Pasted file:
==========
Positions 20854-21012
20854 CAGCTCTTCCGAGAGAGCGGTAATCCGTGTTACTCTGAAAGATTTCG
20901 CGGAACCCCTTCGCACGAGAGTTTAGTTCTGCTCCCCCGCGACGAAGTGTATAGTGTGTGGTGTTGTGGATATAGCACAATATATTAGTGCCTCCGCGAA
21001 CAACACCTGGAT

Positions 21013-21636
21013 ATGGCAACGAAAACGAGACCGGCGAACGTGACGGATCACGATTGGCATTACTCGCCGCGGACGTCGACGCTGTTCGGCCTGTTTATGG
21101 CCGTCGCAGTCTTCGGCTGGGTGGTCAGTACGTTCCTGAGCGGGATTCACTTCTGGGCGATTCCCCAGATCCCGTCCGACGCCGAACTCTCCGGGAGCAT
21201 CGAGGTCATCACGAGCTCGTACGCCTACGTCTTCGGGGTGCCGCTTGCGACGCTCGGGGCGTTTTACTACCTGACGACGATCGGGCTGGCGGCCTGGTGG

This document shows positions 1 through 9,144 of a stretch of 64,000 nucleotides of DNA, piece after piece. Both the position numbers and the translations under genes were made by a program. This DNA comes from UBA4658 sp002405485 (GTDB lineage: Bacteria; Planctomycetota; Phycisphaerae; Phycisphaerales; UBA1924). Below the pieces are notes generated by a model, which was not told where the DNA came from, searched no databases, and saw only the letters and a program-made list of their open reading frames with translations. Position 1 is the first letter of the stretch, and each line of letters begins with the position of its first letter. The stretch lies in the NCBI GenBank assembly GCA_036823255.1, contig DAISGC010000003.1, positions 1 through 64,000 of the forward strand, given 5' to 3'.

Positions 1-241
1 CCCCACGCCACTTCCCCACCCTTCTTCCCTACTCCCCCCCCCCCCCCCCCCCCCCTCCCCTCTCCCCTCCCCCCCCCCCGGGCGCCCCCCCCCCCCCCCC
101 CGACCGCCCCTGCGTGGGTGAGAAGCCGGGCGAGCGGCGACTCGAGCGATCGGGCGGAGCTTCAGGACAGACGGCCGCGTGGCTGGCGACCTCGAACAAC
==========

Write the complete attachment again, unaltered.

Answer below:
Positions 20854-21012
20854 CAGCTCTTCCGAGAGAGCGGTAATCCGTGTTACTCTGAAAGATTTCG
20901 CGGAACCCCTTCGCACGAGAGTTTAGTTCTGCTCCCCCGCGACGAAGTGTATAGTGTGTGGTGTTGTGGATATAGCACAATATATTAGTGCCTCCGCGAA
21001 CAACACCTGGAT

Positions 21013-21636
21013 ATGGCAACGAAAACGAGACCGGCGAACGTGACGGATCACGATTGGCATTACTCGCCGCGGACGTCGACGCTGTTCGGCCTGTTTATGG
21101 CCGTCGCAGTCTTCGGCTGGGTGGTCAGTACGTTCCTGAGCGGGATTCACTTCTGGGCGATTCCCCAGATCCCGTCCGACGCCGAACTCTCCGGGAGCAT
21201 CGAGGTCATCACGAGCTCGTACGCCTACGTCTTCGGGGTGCCGCTTGCGACGCTCGGGGCGTTTTACTACCTGACGACGATCGGGCTGGCGGCCTGGTGG

This document shows positions 1 through 9,144 of a stretch of 64,000 nucleotides of DNA, piece after piece. Both the position numbers and the translations under genes were made by a program. This DNA comes from UBA4658 sp002405485 (GTDB lineage: Bacteria; Planctomycetota; Phycisphaerae; Phycisphaerales; UBA1924). Below the pieces are notes generated by a model, which was not told where the DNA came from, searched no databases, and saw only the letters and a program-made list of their open reading frames with translations. Position 1 is the first letter of the stretch, and each line of letters begins with the position of its first letter. The stretch lies in the NCBI GenBank assembly GCA_036823255.1, contig DAISGC010000003.1, positions 1 through 64,000 of the forward strand, given 5' to 3'.

Positions 1-241
1 CCCCACGCCACTTCCCCACCCTTCTTCCCTACTCCCCCCCCCCCCCCCCCCCCCCTCCCCTCTCCCCTCCCCCCCCCCCGGGCGCCCCCCCCCCCCCCCC
101 CGACCGCCCCTGCGTGGGTGAGAAGCCGGGCGAGCGGCGACTCGAGCGATCGGGCGGAGCTTCAGGACAGACGGCCGCGTGGCTGGCGACCTCGAACAAC